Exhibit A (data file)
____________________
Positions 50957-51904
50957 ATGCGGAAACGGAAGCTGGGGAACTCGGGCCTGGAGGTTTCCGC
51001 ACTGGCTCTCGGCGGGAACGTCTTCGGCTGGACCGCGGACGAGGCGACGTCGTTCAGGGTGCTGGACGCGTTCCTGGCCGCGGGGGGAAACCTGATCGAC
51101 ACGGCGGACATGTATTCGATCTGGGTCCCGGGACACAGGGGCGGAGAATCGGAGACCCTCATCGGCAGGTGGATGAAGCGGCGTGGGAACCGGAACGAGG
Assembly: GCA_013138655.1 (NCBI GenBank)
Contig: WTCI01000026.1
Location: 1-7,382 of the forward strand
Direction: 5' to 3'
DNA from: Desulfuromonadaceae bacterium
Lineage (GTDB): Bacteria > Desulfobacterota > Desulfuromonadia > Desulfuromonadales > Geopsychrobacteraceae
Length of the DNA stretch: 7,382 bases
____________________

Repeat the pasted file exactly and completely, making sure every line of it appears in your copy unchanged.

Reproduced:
Positions 50957-51904
50957 ATGCGGAAACGGAAGCTGGGGAACTCGGGCCTGGAGGTTTCCGC
51001 ACTGGCTCTCGGCGGGAACGTCTTCGGCTGGACCGCGGACGAGGCGACGTCGTTCAGGGTGCTGGACGCGTTCCTGGCCGCGGGGGGAAACCTGATCGAC
51101 ACGGCGGACATGTATTCGATCTGGGTCCCGGGACACAGGGGCGGAGAATCGGAGACCCTCATCGGCAGGTGGATGAAGCGGCGTGGGAACCGGAACGAGG
Assembly: GCA_013138655.1 (NCBI GenBank)
Contig: WTCI01000026.1
Location: 1-7,382 of the forward strand
Direction: 5' to 3'
DNA from: Desulfuromonadaceae bacterium
Lineage (GTDB): Bacteria > Desulfobacterota > Desulfuromonadia > Desulfuromonadales > Geopsychrobacteraceae
Length of the DNA stretch: 7,382 bases